It is ridiculously hard to find steampunk info on the net, or at least information of the kind I want just now. Information on writing for steampunk is not easy to come by. The reason for this, or at least one of the reasons behind this, is that steamounk is a catch-all term for a lot more than a literary genre, and as a literary genre itsef it’s a tiny corner, sort of a sub-genre which itself is split into a tonne of sub-genres. The whole thing is a mess.
For a start, there’s steampunk furniture. The Steampunk Home has a lot of lovely things featured in the blog, if you’re into steampunk furniture.
Then there’s steampunk clothing, like this outfit here from Kat Brett photography.
People wear these outfits to conventions, and they cosplay in them. But on the other hand, there is a whole subculture of people who dress like this all the time, like goths.
So if you google steampunk, you will more than likely get something like this.
So, in literary terms, what is steampunk?
Well, that’s not easily answered. Steampunk is not that easily defined. In one sense, it’s fantasy, in another science fiction, and in a third it is horror. There is horror in that Frankenstein can be considered steampunk, and science fiction in that you can call 20,000 leagues under the sea steampunk, and fantasy because what else would you call Journey to the Centre of the Earth?
But it’s not all old stories, oh no; there’s Kenneth Oppal’s Airborne, and the sequel Skybreaker are steampunk. These feature huge zeppelins, a made up element to allow the zeplins to fly, and several weird creatures like sky cats and sky jelly fish. So, sort of fantasy, then?
But this just shows that steampunk has a bit of everything in it, so its not much use in sorting out what steampunk is. A lot of websites out there will tell you that steampunk has to have zeppelins, or steam technology or (if in our world) be set in the Victorian/Edwardian era, but that’s like saying horror has to have monsters, fantasy needs magic, and science fiction is about spaceships. These broad generalities are true in only 90% of cases (for instance, James Herberts Rats is a horror about, um, rats actually. His fog is about… fog. He’s a good writer but I have to say his titles suck.)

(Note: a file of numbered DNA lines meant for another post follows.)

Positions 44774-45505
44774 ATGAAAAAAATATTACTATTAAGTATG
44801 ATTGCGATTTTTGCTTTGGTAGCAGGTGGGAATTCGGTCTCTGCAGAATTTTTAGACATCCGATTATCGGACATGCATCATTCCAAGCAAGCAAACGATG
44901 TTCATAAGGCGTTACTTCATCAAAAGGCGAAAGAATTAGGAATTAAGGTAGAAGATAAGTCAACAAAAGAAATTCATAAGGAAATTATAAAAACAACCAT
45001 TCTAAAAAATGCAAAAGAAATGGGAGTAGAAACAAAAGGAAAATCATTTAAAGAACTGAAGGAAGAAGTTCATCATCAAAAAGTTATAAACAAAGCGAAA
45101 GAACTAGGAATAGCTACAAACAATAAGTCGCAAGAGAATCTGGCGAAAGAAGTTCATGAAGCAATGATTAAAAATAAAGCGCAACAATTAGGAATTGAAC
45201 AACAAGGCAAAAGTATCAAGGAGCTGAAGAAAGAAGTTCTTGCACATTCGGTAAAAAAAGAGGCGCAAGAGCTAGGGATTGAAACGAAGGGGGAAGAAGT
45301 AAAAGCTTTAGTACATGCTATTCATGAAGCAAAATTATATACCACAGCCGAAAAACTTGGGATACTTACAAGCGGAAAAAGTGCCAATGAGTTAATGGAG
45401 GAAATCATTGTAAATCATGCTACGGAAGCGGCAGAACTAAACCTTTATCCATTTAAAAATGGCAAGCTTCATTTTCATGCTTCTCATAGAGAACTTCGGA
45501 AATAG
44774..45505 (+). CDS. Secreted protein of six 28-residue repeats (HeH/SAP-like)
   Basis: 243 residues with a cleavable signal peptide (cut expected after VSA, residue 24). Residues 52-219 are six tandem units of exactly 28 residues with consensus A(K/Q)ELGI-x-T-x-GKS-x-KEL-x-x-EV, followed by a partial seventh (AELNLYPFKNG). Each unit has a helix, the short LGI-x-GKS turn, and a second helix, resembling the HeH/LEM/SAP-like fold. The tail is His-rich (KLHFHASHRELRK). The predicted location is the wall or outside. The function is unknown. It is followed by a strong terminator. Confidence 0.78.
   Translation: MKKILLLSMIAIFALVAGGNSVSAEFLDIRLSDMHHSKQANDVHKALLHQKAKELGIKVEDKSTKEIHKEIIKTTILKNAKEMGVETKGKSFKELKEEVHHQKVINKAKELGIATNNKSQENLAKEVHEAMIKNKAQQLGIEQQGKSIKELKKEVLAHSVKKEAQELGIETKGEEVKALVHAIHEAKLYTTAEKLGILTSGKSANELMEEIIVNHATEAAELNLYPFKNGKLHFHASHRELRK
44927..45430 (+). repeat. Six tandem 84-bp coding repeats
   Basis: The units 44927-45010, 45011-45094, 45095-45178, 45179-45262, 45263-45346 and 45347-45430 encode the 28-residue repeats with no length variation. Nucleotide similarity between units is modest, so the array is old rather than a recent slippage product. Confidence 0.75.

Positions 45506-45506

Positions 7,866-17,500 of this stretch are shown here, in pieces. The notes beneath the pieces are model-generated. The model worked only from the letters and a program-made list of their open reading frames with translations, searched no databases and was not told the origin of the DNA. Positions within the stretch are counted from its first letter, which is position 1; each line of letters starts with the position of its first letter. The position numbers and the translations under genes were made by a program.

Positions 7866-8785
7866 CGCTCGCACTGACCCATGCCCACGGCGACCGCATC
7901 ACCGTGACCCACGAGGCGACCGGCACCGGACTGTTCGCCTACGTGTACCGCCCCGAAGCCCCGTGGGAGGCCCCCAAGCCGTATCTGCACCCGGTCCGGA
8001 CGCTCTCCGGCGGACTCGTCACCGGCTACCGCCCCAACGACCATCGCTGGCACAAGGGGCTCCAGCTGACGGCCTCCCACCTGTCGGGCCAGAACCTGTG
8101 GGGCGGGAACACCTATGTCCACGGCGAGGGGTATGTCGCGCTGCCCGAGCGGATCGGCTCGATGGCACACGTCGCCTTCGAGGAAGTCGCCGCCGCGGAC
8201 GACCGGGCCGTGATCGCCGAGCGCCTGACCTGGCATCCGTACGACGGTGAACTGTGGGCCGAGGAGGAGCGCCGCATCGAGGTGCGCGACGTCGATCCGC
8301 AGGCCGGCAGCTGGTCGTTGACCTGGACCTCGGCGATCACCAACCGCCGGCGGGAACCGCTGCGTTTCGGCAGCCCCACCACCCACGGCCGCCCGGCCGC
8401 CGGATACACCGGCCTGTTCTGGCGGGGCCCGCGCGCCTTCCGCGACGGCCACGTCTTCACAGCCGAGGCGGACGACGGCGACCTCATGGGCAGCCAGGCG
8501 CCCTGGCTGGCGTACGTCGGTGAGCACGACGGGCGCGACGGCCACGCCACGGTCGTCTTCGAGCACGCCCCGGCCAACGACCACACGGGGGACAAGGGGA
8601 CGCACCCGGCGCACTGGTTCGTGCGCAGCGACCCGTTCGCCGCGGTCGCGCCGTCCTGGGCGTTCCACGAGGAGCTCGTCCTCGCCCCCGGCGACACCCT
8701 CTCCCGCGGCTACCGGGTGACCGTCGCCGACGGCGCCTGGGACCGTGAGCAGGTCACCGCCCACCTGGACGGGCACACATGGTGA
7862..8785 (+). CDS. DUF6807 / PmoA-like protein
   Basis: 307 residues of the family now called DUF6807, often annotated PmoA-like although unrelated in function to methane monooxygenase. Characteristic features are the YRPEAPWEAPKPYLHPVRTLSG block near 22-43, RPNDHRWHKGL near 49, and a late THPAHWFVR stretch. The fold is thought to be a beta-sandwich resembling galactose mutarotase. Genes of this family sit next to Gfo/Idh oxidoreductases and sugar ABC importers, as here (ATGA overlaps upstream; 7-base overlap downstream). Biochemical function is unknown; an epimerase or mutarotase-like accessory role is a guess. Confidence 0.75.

To truly understand steampunk, you have to look through the steam, and more into the punk. Steampunk is a rejection of modern life, of the type of culture we live in, where everything is convenience. Fast food and who gives a toss if you get fat later, you’re hungry now! Cars to go to the shop two minutes walk from your house, and who cares if every journey pollutes a little bit more? I’m writing this on a laptop, I know about 30% of how to use it, and less than 2% of how it works, and that sums up most of the technology I interact with and, let’s face it, we interact with millions of pieces of technolgy every year.
Steampunk is about rejecting this culture, and going back to a time when horse drawn carts were the most popular form of transport but CARS EXISTED. It is about the time when gas lamps lit houses, but electric lightbulbs were also in use. It is about a time when the lack of technology was mundane and every new invention was mysterious and wonderful, and shiny and new. It’s about getting back what we’ve lost and what, otherwise, we can never get back. It’s nostalgia harking back to a time before we were alive and, often, a time that never actually existed anyway.
Steampunk shows us that technology, like the oft-quoted magic, is neither good nor evil, but can be used for either. It shows us those uses, shows us the people who invented it, and why. It puts the magic back into science, the only place where we have magic left, and we all need magic in our lives.